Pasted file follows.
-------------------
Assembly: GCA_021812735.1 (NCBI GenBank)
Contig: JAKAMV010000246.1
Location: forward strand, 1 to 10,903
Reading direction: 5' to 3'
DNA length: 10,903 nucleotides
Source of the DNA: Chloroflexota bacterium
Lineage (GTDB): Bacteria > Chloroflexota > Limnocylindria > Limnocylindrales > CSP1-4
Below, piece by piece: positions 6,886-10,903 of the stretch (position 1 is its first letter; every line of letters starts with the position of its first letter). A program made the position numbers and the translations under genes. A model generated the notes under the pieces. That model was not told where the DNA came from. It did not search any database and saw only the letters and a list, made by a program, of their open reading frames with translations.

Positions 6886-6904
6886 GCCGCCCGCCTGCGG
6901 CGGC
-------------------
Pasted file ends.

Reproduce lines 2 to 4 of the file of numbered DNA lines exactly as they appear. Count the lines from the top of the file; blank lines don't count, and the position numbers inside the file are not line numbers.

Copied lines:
Contig: JAKAMV010000246.1
Location: forward strand, 1 to 10,903
Reading direction: 5' to 3'